The Philip experiment was a 1972 parapsychology experiment conducted in Toronto, Ontario to determine whether subjects can communicate with fictionalized ghosts through expectations of human will.
The experiment was conducted by the mathematician A. R. G. Owen and overseen by psychologist Dr. Joel Whitton. The test group consisted of A. R. G.'s wife Iris Owen, former chairperson of MENSA in Canada Margaret Sparrows, industrial designer Andy H., his wife Lorne, heating engineer Al Peacock, accountant Bernice M, bookkeeper Dorothy O’Donnel, and sociology student Sidney K.
Their goals were to create a fictional character through a purposeful methodology and then "attempt" to communicate with it through séance. The character created and agreed upon was named "Philip Aylesford", referred to as Philip during the test. His fictional history partially coincided with actual events and places, but with multiple contradictions and errors. He was born in 1624 in England, had an early military career and was knighted by the age of sixteen. He was involved in the English Civil War and became personal friends with Charles II, working for him as a spy. Philip was unhappily married to a woman named Dorothea and later fell in love with a Romani girl who was accused of witchcraft and burned at the stake. In despair, Philip committed suicide in 1654 at the age of thirty.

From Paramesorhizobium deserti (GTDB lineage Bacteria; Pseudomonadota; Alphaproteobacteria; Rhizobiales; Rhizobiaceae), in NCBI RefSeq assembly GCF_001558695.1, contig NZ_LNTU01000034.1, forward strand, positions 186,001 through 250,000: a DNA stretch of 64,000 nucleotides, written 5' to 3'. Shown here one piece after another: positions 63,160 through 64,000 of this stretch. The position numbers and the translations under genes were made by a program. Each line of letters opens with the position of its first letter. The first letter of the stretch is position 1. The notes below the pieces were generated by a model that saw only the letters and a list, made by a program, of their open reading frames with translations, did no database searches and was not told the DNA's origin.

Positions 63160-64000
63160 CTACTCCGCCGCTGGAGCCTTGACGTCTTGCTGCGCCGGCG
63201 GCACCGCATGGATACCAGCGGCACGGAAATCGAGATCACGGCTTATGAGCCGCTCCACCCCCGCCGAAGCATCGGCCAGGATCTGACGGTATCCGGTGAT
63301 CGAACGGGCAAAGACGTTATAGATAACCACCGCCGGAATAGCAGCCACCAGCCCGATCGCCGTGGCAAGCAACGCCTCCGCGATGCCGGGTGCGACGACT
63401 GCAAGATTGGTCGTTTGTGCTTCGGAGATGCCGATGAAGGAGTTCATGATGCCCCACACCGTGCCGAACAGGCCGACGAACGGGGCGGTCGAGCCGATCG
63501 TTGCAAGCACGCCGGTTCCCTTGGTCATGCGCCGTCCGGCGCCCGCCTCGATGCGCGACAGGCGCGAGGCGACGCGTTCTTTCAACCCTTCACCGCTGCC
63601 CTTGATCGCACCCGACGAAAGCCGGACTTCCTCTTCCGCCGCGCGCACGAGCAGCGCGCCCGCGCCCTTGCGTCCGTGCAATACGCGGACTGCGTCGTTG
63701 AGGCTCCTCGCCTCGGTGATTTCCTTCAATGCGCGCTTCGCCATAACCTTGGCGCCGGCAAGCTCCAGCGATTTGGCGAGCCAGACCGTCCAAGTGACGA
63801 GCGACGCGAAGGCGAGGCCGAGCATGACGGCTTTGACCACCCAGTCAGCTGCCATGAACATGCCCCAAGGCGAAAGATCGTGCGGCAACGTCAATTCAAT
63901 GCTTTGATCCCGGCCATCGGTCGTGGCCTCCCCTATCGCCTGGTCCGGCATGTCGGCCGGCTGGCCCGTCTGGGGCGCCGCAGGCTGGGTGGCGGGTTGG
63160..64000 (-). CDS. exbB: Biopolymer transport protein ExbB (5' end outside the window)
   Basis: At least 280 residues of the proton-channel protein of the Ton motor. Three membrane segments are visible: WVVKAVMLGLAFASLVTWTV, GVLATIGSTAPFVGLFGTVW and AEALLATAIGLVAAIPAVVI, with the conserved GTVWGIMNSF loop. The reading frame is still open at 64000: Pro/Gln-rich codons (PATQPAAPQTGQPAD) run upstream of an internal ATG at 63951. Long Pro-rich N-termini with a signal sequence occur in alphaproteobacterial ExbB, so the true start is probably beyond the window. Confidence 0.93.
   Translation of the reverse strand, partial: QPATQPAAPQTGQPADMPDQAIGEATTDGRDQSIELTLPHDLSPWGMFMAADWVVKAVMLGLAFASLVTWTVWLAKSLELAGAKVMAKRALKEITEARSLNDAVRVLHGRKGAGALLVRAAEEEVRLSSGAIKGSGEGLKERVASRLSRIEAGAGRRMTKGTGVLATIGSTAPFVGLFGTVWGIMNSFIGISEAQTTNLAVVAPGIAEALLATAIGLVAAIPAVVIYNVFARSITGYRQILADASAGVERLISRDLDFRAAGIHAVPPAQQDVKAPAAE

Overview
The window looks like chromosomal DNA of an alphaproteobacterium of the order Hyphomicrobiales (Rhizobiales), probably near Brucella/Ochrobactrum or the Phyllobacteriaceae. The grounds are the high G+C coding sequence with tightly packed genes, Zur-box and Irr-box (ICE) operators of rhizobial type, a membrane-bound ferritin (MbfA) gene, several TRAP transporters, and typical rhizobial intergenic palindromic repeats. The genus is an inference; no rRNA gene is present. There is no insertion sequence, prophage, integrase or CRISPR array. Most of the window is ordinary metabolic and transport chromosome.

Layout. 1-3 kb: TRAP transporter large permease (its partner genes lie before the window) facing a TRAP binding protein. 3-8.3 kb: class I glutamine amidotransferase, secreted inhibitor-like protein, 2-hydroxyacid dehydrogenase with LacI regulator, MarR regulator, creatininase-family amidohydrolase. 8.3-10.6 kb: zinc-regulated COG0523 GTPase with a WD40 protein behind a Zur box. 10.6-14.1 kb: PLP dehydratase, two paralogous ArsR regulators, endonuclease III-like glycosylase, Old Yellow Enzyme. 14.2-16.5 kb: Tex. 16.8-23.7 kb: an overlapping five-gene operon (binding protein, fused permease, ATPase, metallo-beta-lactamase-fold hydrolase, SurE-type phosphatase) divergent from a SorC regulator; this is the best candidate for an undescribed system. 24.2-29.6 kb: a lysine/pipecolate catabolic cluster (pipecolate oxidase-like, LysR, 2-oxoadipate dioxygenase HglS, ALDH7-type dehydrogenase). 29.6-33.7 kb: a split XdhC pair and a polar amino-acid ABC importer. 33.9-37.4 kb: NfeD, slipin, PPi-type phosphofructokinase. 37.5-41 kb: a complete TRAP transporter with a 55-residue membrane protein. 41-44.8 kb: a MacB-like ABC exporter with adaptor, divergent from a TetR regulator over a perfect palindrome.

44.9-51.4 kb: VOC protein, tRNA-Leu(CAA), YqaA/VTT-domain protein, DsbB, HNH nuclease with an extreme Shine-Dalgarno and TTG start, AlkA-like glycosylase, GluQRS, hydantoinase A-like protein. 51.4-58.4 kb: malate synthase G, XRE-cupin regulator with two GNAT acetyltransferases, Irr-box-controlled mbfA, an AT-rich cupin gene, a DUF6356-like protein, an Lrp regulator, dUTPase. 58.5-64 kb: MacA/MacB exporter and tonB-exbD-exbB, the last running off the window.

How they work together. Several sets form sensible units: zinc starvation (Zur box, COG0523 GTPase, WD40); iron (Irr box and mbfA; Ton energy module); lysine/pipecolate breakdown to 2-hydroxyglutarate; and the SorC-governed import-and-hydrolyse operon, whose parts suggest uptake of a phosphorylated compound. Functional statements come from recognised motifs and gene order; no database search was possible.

The group was seated around a table with initial séances yielding no contact, no communication, and no phenomenon. Owen changed test conditions by dimming lights and changing the environment to mimic that of a more “traditional” séance. Participants began feeling a presence, table vibrations, breezes, unexplained echoes, and rapping sounds which matched responses to questions about Philip's life. At one point the table tilted on a single leg, and at other times moved across the room without human contact. Although audio, video, and witness accounts document the paranormal phenomena, Philip never appeared to the participants.
The experiment has been criticized for lacking solid controls and providing ambiguous results due to the unreliability of séances. Repeated tests, which created fictional characters named "Lilith" and "Humphrey", yielded similar results under similar circumstances and were deemed inconclusive. Overseeing psychologist Joel Whitton concluded that the effects were produced by participants as a subconscious defense mechanism, causing their behavior to regress to a childlike mentality.
In popular culture
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